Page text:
“Putin was so scared by our announcement that we transform our campaign for presidency into a campaign for a boycott that he quickly created a special group to check our foundation,” Mr. Navalny said in a video released last week. “I think that”I
Mr. Navalny and others have noted that even though Mr. Putin’s re-election is a foregone conclusion, the Kremlin would still like to see a high turnout, as that would cement his legacy as one of Russia’s greatest leaders. In that context, a boycott becomes a very delicate issue for Mr. Putin, Mr. Navalny said.
“We wanted to take part in the election, but they did not let us, so we will campaign against this election,” Mr. Navalny said in the video. “You cannot consider Putin’s reappointment an election.”
The Justice Ministry said in court that the foundation had listed a wrong official address, that it was illegally spending money on Mr. Navalny’s presidential campaign, and that it had violated a law regulating the use of personal data. The judge, Irina Afanasieva, reached her decision in less than three hours.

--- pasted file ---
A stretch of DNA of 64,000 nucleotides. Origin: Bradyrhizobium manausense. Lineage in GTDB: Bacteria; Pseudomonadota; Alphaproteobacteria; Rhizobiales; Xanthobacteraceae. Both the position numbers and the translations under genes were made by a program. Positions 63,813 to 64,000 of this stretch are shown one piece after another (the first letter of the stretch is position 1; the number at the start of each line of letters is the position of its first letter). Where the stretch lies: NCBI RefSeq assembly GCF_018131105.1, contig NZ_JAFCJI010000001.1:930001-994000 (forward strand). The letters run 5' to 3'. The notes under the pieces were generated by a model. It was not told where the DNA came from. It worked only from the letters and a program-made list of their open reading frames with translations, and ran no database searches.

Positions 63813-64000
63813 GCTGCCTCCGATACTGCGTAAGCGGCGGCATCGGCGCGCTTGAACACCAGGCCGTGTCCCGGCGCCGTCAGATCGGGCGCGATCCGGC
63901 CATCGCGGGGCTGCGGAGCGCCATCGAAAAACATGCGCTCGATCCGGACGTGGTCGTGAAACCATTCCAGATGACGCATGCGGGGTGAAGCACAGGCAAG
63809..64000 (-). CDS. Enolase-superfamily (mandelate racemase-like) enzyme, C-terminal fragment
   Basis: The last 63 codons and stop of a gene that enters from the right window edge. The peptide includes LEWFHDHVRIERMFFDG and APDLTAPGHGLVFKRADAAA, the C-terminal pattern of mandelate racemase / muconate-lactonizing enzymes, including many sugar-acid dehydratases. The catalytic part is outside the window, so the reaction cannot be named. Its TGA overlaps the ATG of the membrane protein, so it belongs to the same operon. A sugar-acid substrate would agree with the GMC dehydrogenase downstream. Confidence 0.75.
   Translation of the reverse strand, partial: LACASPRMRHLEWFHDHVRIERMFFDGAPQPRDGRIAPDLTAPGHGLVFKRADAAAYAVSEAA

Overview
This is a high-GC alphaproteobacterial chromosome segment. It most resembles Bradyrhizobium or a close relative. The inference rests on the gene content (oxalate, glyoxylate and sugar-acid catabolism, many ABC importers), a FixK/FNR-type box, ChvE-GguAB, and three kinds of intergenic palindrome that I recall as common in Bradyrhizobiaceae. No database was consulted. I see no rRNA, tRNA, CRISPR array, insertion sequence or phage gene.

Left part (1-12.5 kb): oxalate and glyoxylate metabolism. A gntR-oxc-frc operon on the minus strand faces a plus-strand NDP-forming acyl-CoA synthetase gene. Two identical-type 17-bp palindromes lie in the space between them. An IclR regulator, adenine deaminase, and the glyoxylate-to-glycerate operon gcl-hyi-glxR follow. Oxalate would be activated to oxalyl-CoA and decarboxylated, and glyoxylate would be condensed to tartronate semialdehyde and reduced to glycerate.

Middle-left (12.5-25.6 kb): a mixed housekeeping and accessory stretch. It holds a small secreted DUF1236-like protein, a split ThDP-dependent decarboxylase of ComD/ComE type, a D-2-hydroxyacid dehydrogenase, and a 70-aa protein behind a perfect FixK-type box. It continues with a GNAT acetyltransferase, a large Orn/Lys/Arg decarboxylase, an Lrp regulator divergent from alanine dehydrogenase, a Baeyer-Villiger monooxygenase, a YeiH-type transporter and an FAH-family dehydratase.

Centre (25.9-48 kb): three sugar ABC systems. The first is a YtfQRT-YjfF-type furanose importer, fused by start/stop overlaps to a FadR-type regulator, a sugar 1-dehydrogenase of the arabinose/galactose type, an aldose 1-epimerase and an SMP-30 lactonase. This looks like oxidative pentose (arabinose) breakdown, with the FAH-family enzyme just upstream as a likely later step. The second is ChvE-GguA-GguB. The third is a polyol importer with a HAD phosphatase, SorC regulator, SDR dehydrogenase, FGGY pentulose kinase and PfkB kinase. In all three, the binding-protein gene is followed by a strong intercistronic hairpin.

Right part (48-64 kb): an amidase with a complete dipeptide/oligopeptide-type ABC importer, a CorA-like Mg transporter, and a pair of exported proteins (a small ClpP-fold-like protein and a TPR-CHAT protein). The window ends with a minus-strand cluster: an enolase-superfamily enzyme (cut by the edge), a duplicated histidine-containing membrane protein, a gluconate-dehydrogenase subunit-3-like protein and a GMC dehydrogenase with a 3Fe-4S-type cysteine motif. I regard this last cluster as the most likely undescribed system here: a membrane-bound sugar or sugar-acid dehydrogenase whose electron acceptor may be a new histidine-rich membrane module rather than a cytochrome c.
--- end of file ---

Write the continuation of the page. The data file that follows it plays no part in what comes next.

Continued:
“We have 30 days to appeal it,” Leonid Volkov, Mr. Navalny’s campaign manager, wrote on Facebook after the court’s announcement. “Until then, we continue our work.”
Mr. Navalny built his career on exposing graft in the higher echelons of the Russian government. Unlike many other Russian opposition politicians, he has openly accused Mr. Putin of involvement in corrupt activities.